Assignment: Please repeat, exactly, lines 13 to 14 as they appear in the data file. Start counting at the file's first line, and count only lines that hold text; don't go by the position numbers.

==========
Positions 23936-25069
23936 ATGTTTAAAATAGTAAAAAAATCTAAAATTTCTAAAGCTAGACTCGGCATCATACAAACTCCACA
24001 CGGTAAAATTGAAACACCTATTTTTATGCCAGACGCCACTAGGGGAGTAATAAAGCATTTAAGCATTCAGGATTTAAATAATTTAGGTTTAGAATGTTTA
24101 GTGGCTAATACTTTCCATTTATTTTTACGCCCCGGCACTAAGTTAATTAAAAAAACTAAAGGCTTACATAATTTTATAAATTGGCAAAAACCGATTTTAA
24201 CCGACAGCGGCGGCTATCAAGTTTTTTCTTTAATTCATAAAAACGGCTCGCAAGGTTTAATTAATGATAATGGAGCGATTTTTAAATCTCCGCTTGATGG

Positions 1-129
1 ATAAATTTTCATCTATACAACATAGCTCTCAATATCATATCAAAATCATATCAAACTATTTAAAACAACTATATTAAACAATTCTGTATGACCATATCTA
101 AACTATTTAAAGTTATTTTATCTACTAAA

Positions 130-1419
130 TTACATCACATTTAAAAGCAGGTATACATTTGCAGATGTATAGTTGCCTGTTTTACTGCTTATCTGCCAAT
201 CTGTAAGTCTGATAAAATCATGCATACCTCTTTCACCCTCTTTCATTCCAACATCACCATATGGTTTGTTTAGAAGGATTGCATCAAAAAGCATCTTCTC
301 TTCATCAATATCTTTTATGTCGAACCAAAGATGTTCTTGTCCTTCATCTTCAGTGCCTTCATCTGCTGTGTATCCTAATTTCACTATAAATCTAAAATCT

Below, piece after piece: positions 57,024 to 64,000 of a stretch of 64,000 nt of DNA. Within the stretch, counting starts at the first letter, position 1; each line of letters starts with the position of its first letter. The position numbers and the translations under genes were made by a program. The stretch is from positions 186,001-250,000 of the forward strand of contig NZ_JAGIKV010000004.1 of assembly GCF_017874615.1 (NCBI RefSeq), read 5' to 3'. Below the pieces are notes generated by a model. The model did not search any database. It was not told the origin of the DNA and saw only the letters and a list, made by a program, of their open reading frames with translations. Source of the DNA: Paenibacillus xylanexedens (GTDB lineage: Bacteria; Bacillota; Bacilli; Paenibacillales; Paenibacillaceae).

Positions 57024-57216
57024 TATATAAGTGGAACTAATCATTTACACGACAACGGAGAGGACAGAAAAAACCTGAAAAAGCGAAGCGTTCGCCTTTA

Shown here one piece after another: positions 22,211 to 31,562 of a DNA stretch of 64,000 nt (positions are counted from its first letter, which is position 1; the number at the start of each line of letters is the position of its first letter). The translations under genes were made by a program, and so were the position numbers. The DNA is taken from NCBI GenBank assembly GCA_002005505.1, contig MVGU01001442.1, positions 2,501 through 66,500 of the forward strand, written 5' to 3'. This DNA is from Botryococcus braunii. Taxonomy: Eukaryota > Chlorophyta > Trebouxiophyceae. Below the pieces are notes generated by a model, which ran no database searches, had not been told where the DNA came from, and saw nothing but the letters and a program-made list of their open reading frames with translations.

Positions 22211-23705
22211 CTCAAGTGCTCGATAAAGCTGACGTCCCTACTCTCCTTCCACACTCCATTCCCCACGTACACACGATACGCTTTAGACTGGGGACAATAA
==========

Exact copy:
Below, piece after piece: positions 57,024 to 64,000 of a stretch of 64,000 nt of DNA. Within the stretch, counting starts at the first letter, position 1; each line of letters starts with the position of its first letter. The position numbers and the translations under genes were made by a program. The stretch is from positions 186,001-250,000 of the forward strand of contig NZ_JAGIKV010000004.1 of assembly GCF_017874615.1 (NCBI RefSeq), read 5' to 3'. Below the pieces are notes generated by a model. The model did not search any database. It was not told the origin of the DNA and saw only the letters and a list, made by a program, of their open reading frames with translations. Source of the DNA: Paenibacillus xylanexedens (GTDB lineage: Bacteria; Bacillota; Bacilli; Paenibacillales; Paenibacillaceae).

Positions 57024-57216